All in Research Blog

When Your Doctor Says You're Fine, Part 4 - Testing for Minerals and Heavy Metals

Ensuring that you aren’t deficient in all the critical minerals is one facet of healing that often gets overlooked in chronic illness, but was critical in helping me regain my energy after years of treating gut disorders.

However, conventional testing for mineral status and heavy metals isn’t always the most reliable. That’s why I recommend using testing like the Hair Tissue Mineral Analysis (HTMA) to learn what’s really going on with your body’s mineral deficiencies or heavy metal toxicity.


When Your Doctor Says You're Fine, Part 3 - Analyzing Hormone Test Results

Figuring out what your hormone status is can be one of the biggest keys to unlocking true healing on your journey to health.

However, conventional hormone testing via blood is usually not the most accurate, and could possibly lead to you missing some irregularities in your hormones.

I prefer testing my hormones via urine using a DUTCH test. This way I make sure that I’m only looking at the hormone levels that bioavailable and being used by my body, and I can track my hormone levels (specifically cortisol) over time.

Digging deeper into our hormone status using functional testing is so critical in recovery from chronic illness or autoimmune disease!

When Your Doctor Says You're Fine, Part 2 - Analyzing Stool Test Results

Stool testing can be an important diagnostic tool for anyone with an autoimmune disease, or chronic illness. These tests can give you an inside look into one of the most complex systems in your body, your gut.

However, simply relying on conventional stool testing, without doing your own research to determine how the lab is analyzing the sample could leave you with some missing pieces to your gut health puzzle.

I recommend using a functional stool test (like GI MAP or Viome) in order to get you the most complete and accurate read on what’s actually going on inside your gut.

These tests are going to be a little pricier than what you’ll get from your GI doc (and most likely won’t be covered by insurance), but if your finances allow it’s so totally worth it to have a higher degree of certainty that you aren’t missing anything in your gut that could be contributing to your ill health.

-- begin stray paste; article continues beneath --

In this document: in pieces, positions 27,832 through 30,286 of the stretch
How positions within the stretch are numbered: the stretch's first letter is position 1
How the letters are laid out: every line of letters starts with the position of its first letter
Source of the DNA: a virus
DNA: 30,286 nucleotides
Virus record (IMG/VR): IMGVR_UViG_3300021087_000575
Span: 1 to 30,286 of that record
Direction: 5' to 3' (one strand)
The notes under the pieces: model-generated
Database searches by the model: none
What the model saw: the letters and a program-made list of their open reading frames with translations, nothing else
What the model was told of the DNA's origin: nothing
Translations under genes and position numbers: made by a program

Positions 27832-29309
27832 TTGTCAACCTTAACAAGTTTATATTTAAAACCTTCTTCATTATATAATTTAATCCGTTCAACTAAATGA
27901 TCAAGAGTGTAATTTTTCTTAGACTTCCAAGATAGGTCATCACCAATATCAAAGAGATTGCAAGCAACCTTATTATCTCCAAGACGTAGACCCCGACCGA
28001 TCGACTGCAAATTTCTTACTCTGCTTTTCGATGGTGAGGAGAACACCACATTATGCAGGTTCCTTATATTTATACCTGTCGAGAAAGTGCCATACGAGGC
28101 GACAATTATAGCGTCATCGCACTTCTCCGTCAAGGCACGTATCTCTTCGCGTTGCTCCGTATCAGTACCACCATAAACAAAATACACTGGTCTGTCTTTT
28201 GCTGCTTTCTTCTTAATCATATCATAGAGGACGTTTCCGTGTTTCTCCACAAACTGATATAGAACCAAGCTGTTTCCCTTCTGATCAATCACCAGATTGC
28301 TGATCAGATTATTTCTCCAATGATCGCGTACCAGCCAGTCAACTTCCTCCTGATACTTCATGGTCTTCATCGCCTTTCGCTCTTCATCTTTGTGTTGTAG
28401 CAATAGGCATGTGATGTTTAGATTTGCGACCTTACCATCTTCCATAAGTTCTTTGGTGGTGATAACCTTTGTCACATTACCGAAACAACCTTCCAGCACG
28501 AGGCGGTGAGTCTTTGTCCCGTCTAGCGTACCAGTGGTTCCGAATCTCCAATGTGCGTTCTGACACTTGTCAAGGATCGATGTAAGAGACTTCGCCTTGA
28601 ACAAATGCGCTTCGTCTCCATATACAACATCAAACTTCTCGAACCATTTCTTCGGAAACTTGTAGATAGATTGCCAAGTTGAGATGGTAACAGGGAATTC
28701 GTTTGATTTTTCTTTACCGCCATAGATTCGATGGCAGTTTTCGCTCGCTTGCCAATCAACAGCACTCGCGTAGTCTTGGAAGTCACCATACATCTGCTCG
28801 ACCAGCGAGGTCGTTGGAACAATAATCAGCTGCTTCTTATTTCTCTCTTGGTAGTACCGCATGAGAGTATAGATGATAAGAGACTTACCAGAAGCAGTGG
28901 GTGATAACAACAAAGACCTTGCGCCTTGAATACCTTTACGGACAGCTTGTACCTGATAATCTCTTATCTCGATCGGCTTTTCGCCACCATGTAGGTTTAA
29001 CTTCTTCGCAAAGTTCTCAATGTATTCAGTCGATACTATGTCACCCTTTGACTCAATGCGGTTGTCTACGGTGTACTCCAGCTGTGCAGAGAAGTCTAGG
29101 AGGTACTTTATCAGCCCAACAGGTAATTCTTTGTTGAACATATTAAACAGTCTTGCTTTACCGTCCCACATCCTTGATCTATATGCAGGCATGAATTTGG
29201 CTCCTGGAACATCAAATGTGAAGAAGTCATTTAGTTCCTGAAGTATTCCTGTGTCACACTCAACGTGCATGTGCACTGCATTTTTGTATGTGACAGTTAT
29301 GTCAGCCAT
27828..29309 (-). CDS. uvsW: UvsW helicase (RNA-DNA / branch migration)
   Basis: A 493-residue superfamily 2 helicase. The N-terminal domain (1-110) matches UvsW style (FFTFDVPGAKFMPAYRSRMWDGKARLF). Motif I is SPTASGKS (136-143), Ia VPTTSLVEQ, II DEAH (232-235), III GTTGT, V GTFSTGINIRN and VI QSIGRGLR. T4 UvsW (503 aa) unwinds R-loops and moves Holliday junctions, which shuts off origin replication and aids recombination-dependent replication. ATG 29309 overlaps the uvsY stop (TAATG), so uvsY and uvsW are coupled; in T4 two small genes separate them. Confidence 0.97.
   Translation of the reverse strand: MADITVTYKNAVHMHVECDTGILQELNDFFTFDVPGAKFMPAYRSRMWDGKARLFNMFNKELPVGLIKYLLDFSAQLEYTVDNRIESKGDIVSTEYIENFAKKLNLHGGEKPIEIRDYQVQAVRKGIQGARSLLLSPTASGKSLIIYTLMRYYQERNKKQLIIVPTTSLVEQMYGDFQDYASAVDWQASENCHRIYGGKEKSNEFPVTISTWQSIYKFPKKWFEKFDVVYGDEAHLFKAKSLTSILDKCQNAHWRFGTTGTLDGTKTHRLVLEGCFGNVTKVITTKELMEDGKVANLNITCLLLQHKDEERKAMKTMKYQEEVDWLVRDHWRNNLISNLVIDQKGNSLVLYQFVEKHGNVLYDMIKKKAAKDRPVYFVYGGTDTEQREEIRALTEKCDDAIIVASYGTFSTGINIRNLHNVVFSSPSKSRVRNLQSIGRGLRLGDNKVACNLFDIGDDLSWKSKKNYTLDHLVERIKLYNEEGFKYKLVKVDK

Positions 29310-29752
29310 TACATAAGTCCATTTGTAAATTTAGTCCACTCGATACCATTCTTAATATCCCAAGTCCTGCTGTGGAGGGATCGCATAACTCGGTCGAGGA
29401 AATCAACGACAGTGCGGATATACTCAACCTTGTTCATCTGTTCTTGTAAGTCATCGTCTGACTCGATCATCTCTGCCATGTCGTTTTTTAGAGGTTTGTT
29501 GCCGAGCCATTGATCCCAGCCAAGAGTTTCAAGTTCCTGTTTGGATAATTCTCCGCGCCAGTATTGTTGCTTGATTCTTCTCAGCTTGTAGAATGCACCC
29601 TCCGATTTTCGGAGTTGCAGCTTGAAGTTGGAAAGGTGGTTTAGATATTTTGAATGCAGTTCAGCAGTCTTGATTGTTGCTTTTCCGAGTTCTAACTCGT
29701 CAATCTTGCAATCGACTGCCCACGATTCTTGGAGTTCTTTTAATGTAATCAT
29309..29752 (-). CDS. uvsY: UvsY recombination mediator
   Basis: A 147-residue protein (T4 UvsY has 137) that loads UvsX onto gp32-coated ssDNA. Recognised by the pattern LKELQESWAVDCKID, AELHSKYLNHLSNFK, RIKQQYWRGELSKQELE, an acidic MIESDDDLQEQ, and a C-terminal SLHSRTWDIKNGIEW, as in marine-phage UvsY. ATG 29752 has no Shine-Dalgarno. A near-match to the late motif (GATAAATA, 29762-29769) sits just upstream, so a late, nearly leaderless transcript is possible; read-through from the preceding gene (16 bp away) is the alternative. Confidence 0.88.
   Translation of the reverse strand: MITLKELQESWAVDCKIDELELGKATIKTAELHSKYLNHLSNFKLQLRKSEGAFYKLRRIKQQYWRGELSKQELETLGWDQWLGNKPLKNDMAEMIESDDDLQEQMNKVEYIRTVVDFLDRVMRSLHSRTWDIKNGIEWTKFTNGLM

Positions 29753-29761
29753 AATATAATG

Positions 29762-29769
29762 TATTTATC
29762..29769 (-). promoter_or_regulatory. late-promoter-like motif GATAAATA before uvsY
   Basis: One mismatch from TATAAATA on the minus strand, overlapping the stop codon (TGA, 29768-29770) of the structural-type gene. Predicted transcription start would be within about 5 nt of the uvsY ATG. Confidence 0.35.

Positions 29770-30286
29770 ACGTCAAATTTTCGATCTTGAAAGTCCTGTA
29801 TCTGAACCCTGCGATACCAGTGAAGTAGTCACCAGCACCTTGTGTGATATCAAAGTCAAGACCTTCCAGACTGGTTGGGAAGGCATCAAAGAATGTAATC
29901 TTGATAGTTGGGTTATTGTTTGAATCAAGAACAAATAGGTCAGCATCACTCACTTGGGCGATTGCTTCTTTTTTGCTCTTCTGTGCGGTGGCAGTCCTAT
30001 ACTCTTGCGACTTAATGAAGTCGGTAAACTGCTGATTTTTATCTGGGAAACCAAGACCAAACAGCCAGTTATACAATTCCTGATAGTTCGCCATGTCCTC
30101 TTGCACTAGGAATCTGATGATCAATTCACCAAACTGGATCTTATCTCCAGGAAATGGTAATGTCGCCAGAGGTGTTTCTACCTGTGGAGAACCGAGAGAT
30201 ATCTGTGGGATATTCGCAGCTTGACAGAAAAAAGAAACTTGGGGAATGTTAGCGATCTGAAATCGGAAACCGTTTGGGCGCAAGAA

Tips For Reintroductions on the low-FODMAP Diet

The low-FODMAP diet isn’t forever, and it’s really only a tool to use to reduce your IBS and SIBO symptoms while you work on healing your gut and getting rid of any overgrowths.

I know how difficult it is to work on expanding your diet after you’ve been eating low-FODMAP for a while and feeling great. But it’s important to reintroduce these carbs as they’re the only source of food for your good gut bacteria.

So, I came up with a few tips for helping you get started in your FODMAP reintroductions!

#1: Work on introducing the category of FODMAPs you don’t react to

#2: Start with small portion sizes

#3: Support your digestion

#4: Don’t stop reintroducing if you experience some symptoms

Vegetables - How and Why to Add More to Your Diet

Eating more vegetables is such an important piece to a healthy lifestyle.

Vegetables provide the best source of antioxidants and phytonutrients out of any food you can eat.

Unfortunately, vegetables are also the most unpleasant and difficult for most people to consume, so they tend to be overlooked for more satisfying foods.

In this article, I’ll answer some common questions about why vegetables should actually make up a majority of our plates, and how you can go about starting to eat more of them each day.